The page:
NEWS
April 30, 1993 | By Thomas J. Brady, with reports from Inquirer wire services
A REAL SPORT TO THE END, HE GOES OUT WITH A BANG Chuck Roberts got his dying wish. And was it ever a blast! Roberts died in January but on Sunday, on what would have been his 65th birthday, about 40 friends and relations gathered at the spot where he spent many a Saturday shooting targets and the breeze. Following instructions in Roberts' will, they blasted his ashes over fields near Lawsonville, N.C. "We felt he was here with us," said Robert Carl, a close friend who inherited Roberts' favorite shotgun, a 12-gauge number.
ENTERTAINMENT
December 26, 2012
1QUIT SMOKING. The verdict has been in on this one since 1960, when the Surgeon General announced that smoking was harmful to your health. Besides that, it stains your teeth and hands, and gives you halitosis (bad breath). 2WEAR A SEAT BELT. Statistics show that seat belts add to longevity and help alleviate potential injuries in car crashes. Buckle down and buckle up. 3FLOSS YOUR TEETH. Recent studies make a direct connection between longevity and flossing. It's simple - brush and floss every day. 4DON'T DRINK TOO MUCH.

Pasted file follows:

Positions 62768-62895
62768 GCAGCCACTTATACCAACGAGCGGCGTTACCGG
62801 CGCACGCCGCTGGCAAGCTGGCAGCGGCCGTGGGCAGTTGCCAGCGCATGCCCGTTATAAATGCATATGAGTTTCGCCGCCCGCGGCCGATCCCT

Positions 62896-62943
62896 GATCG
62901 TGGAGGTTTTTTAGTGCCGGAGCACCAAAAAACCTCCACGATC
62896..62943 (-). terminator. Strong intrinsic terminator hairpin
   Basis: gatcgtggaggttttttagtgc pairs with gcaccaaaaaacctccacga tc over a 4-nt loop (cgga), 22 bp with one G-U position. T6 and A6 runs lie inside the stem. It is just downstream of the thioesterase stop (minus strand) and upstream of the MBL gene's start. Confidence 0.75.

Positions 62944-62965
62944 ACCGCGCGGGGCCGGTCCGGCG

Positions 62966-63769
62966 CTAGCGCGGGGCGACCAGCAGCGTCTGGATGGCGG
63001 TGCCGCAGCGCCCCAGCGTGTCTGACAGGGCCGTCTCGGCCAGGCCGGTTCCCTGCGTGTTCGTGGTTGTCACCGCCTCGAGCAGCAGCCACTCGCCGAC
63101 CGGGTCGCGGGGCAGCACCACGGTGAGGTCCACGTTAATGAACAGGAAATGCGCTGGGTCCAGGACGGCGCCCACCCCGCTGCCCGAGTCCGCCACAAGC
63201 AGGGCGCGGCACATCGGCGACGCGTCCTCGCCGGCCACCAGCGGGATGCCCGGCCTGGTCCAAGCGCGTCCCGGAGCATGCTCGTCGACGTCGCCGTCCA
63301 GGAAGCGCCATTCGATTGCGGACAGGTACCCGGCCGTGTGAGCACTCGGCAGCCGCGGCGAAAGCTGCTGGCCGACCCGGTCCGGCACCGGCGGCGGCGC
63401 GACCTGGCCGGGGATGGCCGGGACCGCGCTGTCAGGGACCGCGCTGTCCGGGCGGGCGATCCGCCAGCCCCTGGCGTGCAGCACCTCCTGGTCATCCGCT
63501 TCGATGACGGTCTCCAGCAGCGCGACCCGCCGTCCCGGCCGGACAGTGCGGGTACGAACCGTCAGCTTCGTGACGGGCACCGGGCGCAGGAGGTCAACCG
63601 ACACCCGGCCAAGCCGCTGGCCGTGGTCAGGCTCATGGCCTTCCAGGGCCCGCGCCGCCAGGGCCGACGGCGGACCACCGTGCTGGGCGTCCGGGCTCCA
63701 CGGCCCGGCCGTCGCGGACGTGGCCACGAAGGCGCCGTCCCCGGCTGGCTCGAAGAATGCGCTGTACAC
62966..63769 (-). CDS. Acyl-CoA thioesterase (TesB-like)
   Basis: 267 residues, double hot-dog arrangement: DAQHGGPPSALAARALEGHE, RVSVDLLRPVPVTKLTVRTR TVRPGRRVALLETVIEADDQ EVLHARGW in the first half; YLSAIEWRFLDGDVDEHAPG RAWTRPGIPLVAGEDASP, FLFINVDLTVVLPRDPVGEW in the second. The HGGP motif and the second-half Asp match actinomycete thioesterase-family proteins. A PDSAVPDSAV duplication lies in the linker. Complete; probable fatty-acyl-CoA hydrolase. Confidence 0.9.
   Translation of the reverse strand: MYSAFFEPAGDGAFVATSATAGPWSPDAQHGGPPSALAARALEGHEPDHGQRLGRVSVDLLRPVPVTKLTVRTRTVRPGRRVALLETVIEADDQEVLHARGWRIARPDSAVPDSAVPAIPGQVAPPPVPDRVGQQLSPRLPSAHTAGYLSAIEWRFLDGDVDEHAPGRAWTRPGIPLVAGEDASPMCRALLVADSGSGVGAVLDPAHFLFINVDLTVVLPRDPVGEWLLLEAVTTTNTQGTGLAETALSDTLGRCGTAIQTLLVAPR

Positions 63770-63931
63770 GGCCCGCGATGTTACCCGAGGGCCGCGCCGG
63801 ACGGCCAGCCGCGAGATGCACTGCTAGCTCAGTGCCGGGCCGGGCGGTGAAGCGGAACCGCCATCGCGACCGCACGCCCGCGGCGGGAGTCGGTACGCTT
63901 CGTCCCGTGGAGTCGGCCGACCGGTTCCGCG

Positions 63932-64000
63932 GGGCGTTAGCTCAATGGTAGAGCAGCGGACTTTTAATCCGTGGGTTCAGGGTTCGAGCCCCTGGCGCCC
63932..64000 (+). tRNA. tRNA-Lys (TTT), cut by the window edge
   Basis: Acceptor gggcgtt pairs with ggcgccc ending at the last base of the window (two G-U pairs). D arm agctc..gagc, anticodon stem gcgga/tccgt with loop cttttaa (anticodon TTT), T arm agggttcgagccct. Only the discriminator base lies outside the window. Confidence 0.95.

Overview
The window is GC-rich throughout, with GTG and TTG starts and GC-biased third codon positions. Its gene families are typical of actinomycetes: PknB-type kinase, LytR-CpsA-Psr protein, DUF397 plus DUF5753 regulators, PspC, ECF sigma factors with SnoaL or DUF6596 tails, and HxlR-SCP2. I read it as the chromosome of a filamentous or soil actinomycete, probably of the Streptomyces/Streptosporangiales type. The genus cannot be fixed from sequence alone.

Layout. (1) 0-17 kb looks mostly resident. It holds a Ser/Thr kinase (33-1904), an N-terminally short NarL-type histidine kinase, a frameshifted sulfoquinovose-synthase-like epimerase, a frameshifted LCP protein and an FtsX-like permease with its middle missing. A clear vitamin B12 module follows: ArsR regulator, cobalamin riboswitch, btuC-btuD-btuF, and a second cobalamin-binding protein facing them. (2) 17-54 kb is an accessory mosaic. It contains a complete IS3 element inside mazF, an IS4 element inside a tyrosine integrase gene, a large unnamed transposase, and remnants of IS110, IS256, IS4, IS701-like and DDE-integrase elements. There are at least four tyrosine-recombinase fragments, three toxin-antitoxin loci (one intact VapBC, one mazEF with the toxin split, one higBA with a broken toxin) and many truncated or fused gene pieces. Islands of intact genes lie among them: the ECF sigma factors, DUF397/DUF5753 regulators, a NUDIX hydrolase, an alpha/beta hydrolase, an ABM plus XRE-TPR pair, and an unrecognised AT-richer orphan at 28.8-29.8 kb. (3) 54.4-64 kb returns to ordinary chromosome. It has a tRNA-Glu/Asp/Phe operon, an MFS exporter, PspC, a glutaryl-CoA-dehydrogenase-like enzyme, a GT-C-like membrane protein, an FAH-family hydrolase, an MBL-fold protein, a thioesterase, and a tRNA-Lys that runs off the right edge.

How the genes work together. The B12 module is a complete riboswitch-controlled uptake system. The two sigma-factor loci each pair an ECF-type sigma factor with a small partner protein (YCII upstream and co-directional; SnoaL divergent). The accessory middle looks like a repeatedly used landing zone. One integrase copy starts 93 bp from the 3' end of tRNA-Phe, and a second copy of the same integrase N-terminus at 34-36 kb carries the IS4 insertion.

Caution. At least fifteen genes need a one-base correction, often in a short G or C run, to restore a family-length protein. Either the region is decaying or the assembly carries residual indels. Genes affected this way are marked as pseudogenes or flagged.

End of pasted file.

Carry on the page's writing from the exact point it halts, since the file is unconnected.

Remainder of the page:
NEWS
March 18, 1988 | By JOE CLARK, Daily News Staff Writer
Every year, usually about the middle of October, Salty got this terrible pain in the gut. The symptoms were easy to spot: lethargy, bad breath, terrible temper, loss of appetite, abnormal "worping. " Then there were the bubbles. The tiny bubbles Salty left as he made his way around the pool. The pain lasted almost four months. By February it was gone. Doctors thought it might be an ulcer. But they couldn't be sure. They couldn't get close enough to Salty to examine him. They'd approach him, and he'd sort of flip out . . . on all fours.
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ARTICLES BY DATE
NEWS
November 4, 2013 | By Stacey Burling, Inquirer Staff Writer